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U.S. Investors Put Brazil Ag Back In Their Sights

Brazil's farmland is hot again.

Is this the beginning of the return of large U.S. investments in Brazilian farmland? Before 2014, when commodities prices dropped, there was major investment in this space.

The Sequoia Fund, an investment group recognized for having one of the best long-term track records in Wall Street, announced recently a purchase of 5.1% of BrasilAgro’s stocks in a deal of $9.8 million.

The Brazilian company operates nearly 617,776 acres in Brazil and Paraguay, an area similar in size to the state of Rhode Island.

This news comes on the heels of Kopernik, a Tampa, Florida-based firm purchasing 5% holdings of SLC (a Brazilian farm corporation) a month ago.

SLC Agrícola operates 1.1 million acres, an area slightly smaller than the state of New Jersey, mostly with corn, soybeans, and cotton in several regions of Brazil.

Analysts say that these investors are looking into the possibilities of expansion of agriculture in South America. Another important indicator is that U.S. investors are back to Brazil.

In fact, right after the replacement of ex-President Dilma Roussef with Michel Temer, there was a recovery of foreign investment on Brazil’s stock exchange, Bovespa, with a liquid surplus of R$ 1.16 billion in June.

Recently, the global chief of emerging market at BlackRock, one of the major asset managers in the world, said major investors will return to Brazil. “With a new government, there are new opportunities for economic growth and recovery in Brazil. I believe in a 2% rate for 2017 with floating currency, controlled inflation and expenditures,” said Will Landers in a press conference after a meeting with Brazilian officials in New York.

The purchase of the fund managed by New York-based Ruane, Cunnif and Goldfarb makes Sequoia the third-biggest investor in BrasilAgro right after Argentine giant Cresud, which has 41% of that corporation.

The purchase happened as BrasilAgro reported a loss of R$17.3 million for the April-to-June quarter, compared with earnings of R$166.2 million a year before, one day after Julio Piza resigned as chief executive. A prolonged drought in the northeastern states of Brazil was blamed for the losses.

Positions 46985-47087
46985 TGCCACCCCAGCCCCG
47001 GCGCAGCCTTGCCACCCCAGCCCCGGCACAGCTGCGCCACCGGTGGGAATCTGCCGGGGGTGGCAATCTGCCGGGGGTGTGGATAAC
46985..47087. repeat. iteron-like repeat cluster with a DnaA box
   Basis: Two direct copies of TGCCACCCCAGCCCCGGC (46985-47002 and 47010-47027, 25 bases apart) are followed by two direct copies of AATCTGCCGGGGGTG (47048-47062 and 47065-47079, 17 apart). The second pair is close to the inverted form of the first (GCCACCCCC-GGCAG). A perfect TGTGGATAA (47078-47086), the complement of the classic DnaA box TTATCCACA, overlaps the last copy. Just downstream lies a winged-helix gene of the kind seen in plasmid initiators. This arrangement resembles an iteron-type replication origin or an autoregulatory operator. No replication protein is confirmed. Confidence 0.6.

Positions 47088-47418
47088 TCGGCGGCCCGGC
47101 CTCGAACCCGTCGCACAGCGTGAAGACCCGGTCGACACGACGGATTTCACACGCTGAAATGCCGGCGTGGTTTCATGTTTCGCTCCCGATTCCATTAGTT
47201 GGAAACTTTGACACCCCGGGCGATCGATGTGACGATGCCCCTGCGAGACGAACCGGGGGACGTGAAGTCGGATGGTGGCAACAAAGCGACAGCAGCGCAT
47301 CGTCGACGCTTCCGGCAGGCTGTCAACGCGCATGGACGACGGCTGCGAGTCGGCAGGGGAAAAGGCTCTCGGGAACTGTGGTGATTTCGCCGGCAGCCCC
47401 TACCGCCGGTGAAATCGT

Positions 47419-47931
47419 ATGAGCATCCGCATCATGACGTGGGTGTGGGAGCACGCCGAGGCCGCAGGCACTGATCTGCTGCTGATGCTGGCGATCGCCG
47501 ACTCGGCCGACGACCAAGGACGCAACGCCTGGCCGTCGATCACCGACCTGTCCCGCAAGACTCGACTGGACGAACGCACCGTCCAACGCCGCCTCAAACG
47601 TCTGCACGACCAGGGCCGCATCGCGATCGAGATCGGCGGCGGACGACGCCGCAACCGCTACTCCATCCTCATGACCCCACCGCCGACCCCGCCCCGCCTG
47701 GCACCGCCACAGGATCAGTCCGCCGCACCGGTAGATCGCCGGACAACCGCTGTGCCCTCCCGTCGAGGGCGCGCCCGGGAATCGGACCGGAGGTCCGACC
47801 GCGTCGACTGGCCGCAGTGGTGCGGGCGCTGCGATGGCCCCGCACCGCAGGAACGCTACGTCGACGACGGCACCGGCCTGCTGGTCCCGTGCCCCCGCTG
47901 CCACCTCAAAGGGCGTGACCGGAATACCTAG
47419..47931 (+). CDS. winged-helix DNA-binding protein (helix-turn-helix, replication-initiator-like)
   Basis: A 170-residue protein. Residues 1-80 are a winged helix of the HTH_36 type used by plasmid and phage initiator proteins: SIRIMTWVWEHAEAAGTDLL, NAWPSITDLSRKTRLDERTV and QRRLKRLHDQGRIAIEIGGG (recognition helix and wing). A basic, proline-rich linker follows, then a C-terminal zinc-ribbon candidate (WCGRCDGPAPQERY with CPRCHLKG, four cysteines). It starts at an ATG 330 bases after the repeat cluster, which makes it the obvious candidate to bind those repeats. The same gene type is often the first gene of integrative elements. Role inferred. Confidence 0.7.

The Sequoia Fund announced that the reason for the deal “is strictly investment purposes, and there is no intention to change [BrasilAgro’s] control nor composition of the administrative structure.”

Consulted by Agriculture.com, the press office of SLC Agrícola, a company headquartered in Porto Alegre, Rio Grande do Sul, also said that new holdings “are normal stock exchange purchases and do not have a right for a seat at the council nor have influence on management.” SLC is listed in São Paulo’s Bovespa Stock Exchange.

But there is speculation in the market that some investors may be preparing for the approval of easing restrictions on foreign ownership of land in both Brazil and Argentina in the coming months. This might be a priority for the Macri and Temer administrations to attract investments.

“The issue of investments in the farm sector in Brazil is more attractive than in other countries because there is already some infrastructure, something that is even more precarious in African countries, for instance, but also offers good expansion opportunities, which is not available anymore in Europe or the United States,” said Frederico Schmidt of Priore Investimentos, a Curitiba-based consultancy, offering analysis to Agriculture.com. Added to that, there was the advantage of the Brazilian Real strengthening about 20% against the U.S dollar after the removal of former president Dilma Rousseff.

Another recognized international investment group in South America’s farm operations is the Soros Fund Management, owner of Adecoagro, which produces in Brazil and Argentina.